US assured of level-playing field in Indian arms market

February 27th, 2008 - 9:11 pm ICT by admin  

A file-photo of F-16
(Lead)

New Delhi, Feb 27 (IANS) With the Indian armed forces eyeing purchases worth Rs.155 billion ($4 billion), New Delhi Wednesday assured Washington of a level playing field, even as the two countries resolved to remove differences on a series of bilateral agreements that will ensure greater military-military interaction. “America will find a level-playing field,” Defence Minister A.K. Antony told his visiting US counterpart Robert Gates at their meeting here, an official said, adding: “It was an extremely constructive interaction.”

On his part, Gates expressed happiness over a $1.1 billion Indian Air Force (IAF) order for six Hercules C-130J transport aircraft and hoped American companies would get a “fair chance” in bidding for the 126 multi-role combat aircraft the air force intends to purchase, the official added.

Antony assured Gates that the two US contenders - the Boeing F/A-18 Super Hornet and the Lockheed Martin F-16 - would be given equal opportunity along with the four other aircraft in the fray.

“Gates didn’t push for arms sales but saw the distinct possibility of this opening up. He was keen on increasing the scope of our defence cooperation,” the official said.

On his part, Antony pointed to the close India-US engagement through forums like the Defence Policy Group, the Joint Working Group on Defence, the Military Cooperation Group, the Joint Technical Group and the Executive Steering Groups at the military-military level, saying that all of them had been meeting “without slippages”.

“This degree of engagement hardly exists with other countries,” Gates responded.

Differences, however, persist on three agreements the US wants India to sign and Antony assured Gates these would soon be resolved, the official said.

Negotiations on an end-user agreement governing India’s purchases of US military hardware “are almost through but some clauses relating to on-site inspection need to be reworked”, he added.

“It’s like this: we purchase night vision glasses that are issued to troops on the border. Obviously, we would not like the Americans to visit these areas but we can work our way around this.

“They are prepared to meet us more than halfway to address our concerns. There is no hard line on this. Perhaps we can give them guarantees or access to records,” the official pointed out.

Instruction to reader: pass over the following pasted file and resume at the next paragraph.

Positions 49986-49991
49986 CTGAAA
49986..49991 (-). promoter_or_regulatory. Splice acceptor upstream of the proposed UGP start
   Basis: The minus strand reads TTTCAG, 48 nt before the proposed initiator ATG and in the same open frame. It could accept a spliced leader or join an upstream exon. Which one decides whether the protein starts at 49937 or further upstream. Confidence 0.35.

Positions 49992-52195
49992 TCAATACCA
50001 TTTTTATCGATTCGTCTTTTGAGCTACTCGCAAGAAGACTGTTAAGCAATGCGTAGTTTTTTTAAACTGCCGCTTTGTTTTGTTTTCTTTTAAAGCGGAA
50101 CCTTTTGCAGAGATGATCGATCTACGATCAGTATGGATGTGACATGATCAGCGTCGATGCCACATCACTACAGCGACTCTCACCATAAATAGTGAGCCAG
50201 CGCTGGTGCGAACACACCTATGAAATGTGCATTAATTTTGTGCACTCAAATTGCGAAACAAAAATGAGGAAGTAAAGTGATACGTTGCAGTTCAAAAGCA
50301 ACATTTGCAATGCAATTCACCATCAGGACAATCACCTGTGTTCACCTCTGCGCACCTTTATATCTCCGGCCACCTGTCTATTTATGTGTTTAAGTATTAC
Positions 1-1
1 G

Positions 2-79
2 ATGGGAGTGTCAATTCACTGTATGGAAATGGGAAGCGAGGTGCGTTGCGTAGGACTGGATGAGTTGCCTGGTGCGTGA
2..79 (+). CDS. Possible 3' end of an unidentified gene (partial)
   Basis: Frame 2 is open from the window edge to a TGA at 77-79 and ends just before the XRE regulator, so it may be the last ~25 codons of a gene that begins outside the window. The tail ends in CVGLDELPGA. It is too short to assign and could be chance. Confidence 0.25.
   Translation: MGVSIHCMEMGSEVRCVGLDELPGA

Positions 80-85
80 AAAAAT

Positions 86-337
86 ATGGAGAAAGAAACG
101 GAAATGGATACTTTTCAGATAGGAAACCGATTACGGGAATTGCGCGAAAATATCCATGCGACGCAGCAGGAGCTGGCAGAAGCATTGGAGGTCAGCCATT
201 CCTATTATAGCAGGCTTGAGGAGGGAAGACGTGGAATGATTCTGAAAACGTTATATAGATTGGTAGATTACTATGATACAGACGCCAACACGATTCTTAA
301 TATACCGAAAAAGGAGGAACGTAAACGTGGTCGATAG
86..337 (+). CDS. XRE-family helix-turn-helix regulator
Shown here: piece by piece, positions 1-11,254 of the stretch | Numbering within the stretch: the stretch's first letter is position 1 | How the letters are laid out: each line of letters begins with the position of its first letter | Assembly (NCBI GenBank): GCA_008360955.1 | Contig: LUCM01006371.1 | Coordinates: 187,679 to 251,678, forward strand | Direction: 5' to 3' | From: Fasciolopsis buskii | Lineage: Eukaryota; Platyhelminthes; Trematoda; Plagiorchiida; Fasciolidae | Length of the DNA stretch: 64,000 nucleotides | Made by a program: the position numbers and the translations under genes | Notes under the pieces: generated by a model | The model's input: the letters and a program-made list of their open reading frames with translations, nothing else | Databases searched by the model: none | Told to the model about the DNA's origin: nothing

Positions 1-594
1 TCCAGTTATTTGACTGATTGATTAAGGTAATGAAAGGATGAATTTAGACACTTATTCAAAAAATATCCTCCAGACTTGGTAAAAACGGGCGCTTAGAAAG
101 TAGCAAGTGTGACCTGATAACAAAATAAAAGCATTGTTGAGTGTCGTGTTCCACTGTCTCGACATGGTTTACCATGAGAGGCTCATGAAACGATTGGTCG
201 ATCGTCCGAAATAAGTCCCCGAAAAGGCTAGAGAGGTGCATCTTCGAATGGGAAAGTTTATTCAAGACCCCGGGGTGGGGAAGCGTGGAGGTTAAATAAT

“We have sent a draft to the US and our embassy in Washington will now take the process forward,” he added.

The end-user agreement is meant to ensure that US military hardware is not re-exported to countries against which Washington has imposed sanctions.

In the case of the Communication Interoperability and Security Memorandum of Agreement (CISMOA), the official said: “We need to discuss this once more. There is no fundamental objection but we need to understand fully what is involved.

“We have to ensure our own security is not compromised,” he added, even as he admitted to the benefits of such an agreement when Indian and US forces conduct war games or stage joint missions in the wake of natural disasters like the 2004 Indian Ocean tsunami.

In the case of the Logistics Support Agreement (LSA), the official said Antony told Gates that India “needs to consider all aspects and will revert in due course”.

The LSA will enable the Indian armed forces access fuel, food and non-lethal equipment while operating overseas in cashless transactions that will be balanced at the end of the year by granting US forces the same facilities while transiting through India.

In reply to a question, the official said that the US had “never offered” the aircraft carrier Kitty Hawk that is about to be decommissioned.

“In any case, it’s not feasible for us to buy a 90,000 tonne ship as this would require extensive refitting at our docks,” he pointed out.

Significantly, there were no discussions on a joint missile defence system that the US is keen on developing with India.

“We’re just beginning to talk about perhaps conducting a joint analysis about what India’s needs would be in the realm of missile defence and where cooperation between us might help advance that,” Gates was quoted as saying ahead of the meeting with Antony.

“We did not discuss this,” the official said firmly.

Earlier, Gates laid a wreath at the Amar Jawan Jyoti memorial to the unknown soldier at India Gate. He was also presented a guard of honour when he arrived at the defence ministry at South Block for the meeting with Antony.

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